Turtle photo: Dino Ferri/Audubon Institute. Source: Best Life

Wednesday, August 8, 2007

Yay caffeine!

Photo source:

I knew it. Coffee had to exist for a noble purpose. From a news report from BBC Online:
Caffeine may help older women ward off mental decline, research suggests. French researchers compared women aged 65 and older who drank more than three cups of coffee per day with those who drank one cup or less per day. Those who drank more caffeine showed less decline in memory tests over a four year period. The study, published in the journal Neurology, raises the possibility that caffeine may even protect against the development of dementia. The results held up even after factors such as education, high blood pressure and disease were taken into account.
The report says confusing things about the interpretations of the study: there seems little agreement on whether coffee prevents dementia or slows it down, and whether other lifestyle factors could be linked to the tea- or coffee-drinking. Looks like the reporter could have done with a shot of espresso, hehe.

Monday, August 6, 2007

A toast to America's tap water

I originally posted this NYT editorial to a forum I'm on, and expressed hope that Pepsi was fighting a losing battle. Pepsi recently announced that Aquafina bottles would say they contain tap water. The edit highlighted the excellent quality of American municipal water, and the economic and environmental costs of bottling and shipping water.

Then someone shared this Canadian news item. Then I found this
news report about NBC's Today Show calling in professional wine tasters to judge water from 12 cities (turns out most American tap water is yummy, and the best tap water is from Salt Lake City). Excerpts:
To avoid bias, New York City’s water — whose quality is generally held to be among the best in the nation — was not entered. NBC affiliates in 12 cities were given two identical, clean plastic bottles which were filled from taps and shipped to New York, where they were stored at 60 degrees — cellar temperature — at the request of the judges. The tasting was done in the studio kitchen production area with clean glassware, cubes of French bread for palate-cleansing and spittoons.

Running close behind [Salt Lake City] in the unscientific, blind taste-test of the water from 12 cities were runners-up Boston and Columbia, S.C. Boston’s water, said Bastianich, "has a purity — it’s straight down the middle." "It’s very crisp and appealing," offered Lynch.

Columbia’s tap water, said Lynch, is "luscious — I like its guts."
The report also mentions an interesting San Francisco Chronicle investigation:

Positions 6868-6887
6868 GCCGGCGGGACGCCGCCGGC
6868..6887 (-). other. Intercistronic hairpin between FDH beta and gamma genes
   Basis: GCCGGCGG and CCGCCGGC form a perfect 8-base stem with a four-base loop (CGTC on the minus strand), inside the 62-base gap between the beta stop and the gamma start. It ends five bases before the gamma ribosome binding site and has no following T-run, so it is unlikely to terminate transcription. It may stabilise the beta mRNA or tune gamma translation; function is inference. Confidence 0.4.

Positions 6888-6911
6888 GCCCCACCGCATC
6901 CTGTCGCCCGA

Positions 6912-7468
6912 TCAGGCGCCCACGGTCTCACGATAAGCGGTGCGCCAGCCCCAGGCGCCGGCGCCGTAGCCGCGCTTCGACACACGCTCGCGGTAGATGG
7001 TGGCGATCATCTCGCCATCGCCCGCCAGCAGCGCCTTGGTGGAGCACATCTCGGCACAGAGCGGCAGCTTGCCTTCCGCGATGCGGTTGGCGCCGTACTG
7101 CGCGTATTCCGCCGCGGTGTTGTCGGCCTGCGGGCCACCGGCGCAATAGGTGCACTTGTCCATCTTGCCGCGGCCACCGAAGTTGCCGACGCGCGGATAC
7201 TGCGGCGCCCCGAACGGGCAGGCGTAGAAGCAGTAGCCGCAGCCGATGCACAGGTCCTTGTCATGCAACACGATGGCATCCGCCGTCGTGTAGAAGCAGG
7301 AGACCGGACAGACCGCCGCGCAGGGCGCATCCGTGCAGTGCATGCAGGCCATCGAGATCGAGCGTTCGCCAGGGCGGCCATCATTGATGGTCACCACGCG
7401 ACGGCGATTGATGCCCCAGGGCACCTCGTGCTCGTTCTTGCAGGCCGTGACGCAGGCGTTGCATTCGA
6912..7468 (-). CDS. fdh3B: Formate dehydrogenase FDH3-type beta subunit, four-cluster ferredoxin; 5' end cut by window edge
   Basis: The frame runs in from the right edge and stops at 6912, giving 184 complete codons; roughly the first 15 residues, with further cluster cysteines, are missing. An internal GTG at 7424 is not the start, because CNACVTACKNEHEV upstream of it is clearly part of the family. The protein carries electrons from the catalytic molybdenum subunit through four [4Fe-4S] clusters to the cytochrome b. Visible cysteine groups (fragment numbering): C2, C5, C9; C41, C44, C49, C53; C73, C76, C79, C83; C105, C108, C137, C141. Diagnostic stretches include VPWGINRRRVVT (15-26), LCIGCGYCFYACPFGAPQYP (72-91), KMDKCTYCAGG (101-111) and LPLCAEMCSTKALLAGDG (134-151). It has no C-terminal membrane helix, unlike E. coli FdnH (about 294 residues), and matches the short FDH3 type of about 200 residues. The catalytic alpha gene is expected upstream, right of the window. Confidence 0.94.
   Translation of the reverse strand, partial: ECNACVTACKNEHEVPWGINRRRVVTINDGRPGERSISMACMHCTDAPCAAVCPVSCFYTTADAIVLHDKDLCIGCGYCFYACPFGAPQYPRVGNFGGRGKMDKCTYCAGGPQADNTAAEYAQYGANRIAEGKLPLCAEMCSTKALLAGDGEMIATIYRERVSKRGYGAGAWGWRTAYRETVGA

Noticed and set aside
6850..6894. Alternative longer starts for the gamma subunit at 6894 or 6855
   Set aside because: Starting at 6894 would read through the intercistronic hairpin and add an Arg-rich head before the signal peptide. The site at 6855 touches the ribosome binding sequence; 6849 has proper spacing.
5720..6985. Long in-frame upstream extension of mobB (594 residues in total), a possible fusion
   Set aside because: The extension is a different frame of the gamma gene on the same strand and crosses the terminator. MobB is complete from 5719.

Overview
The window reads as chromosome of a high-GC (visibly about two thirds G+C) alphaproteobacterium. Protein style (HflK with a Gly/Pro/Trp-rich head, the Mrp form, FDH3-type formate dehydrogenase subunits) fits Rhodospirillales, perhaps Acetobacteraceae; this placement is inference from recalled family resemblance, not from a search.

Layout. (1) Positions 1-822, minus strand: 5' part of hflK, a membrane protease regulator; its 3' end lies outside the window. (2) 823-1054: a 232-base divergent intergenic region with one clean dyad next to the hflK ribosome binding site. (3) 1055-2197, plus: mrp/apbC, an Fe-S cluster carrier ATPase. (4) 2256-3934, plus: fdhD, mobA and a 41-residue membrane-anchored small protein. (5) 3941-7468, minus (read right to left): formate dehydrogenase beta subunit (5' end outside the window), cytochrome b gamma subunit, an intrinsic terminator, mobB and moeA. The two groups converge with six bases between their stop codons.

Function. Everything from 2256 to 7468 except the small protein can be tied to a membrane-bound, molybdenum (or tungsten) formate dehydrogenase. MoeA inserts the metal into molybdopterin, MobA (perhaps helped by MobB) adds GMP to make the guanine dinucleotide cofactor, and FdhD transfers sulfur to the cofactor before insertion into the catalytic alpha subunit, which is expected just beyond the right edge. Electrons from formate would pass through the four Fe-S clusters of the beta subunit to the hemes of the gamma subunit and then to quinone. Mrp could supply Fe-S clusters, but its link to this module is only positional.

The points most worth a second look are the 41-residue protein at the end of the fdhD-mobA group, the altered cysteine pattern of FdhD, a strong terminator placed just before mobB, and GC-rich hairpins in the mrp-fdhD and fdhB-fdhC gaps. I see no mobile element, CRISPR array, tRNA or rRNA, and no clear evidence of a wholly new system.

Last month, partially in response to a “San Francisco Chronicle” investigation that found that the city had spent $2.36 million of taxpayers’ money in 4 ½ years on bottled water, [San Francisco mayor Gavin] Newsom ordered all city departments and agencies to stop buying bottled water effective July 1.

Los Angeles Mayor Antonio Villaraigosa has also told his agencies to stop spending tax dollars on bottled water.
Then, oddly, a couple of people on the forum responded skeptically, saying their friends and roommates drink bottled water. Well, we all have anecdotal evidence to show that people persist in drinking bottled water. I too could have mentioned the plastic bottles that litter train carriages and railway stations in Mumbai. But how many of us have "anecdotes" from bottlers, marketing professionals, and municipalities? I'm trying to say that bottled water is a growing concern of governments and municipalities. Apparently, even marketing professionals are concerned about it. It's obviously something the media are taking up, as a simple Google News search will reveal.

So I explained my optimism to my forum fellows. I don't think Pepsi's business is going to plummet or close any time soon; such battles are never won or lost quickly; such huge corporations have tremendous staying power. I was reckoning several years. But I do think it's significant that US municipalities are asserting themselves against bottled water. It's not unrealistic to expect that other municipalities may join San Francisco and LA. If the momentum gathers or even just keeps up, Pepsi and other bottlers will have to up their ad budgets (i.e. lower profits) and will see a decline in sales. It would spur them to re-evaluate the profitability of bottled water. It took years to make a dent in Big Tobacco, but much of it happened after governments woke up to the issues.

As for the media coverage, here is just the first page of results from my Google News search for Fiji drinking water. Remarkably, these are nearly all mainstream news media bringing the issue to the public, not environmentalists and progressive community newsletters preaching to the choir.

Americans rethink wasteful approach to water Independent, UK
Chugging bottled H2O is bad for earth Newsweek/MSNBC
Some upscale restaurants shun bottled water Associated Press, via MSNBC, from Berkeley, CA

Bottled water industry fights back through ads Newsweek
Bottled water trend hits dam of protest Albany Times Union
Let's bag those criticisms of plastic Baltimore Sun (weakly defensive piece, IMHO)

Drink to your health By a rabbi, in Five Town Jewish Times, NY.
Clean, cheap water vital to nation's health Monterey Herald (reproduction of NYT editorial)

All the above stories are from August 1 onwards. Below are some early stories, the first drops of the deluge, so to speak. Same Google search.

Bottled water=bad...right? Plenty Magazine, NY, July 18, 2007

Don't buy water from Fiji Groovy Green, Ithaca NY, July 9, 2007
Label change adds clarity to bottled water debate Arizona Daily Star, July 27, 2007

I'm willing to bet this onslaught isn't going to cease soon...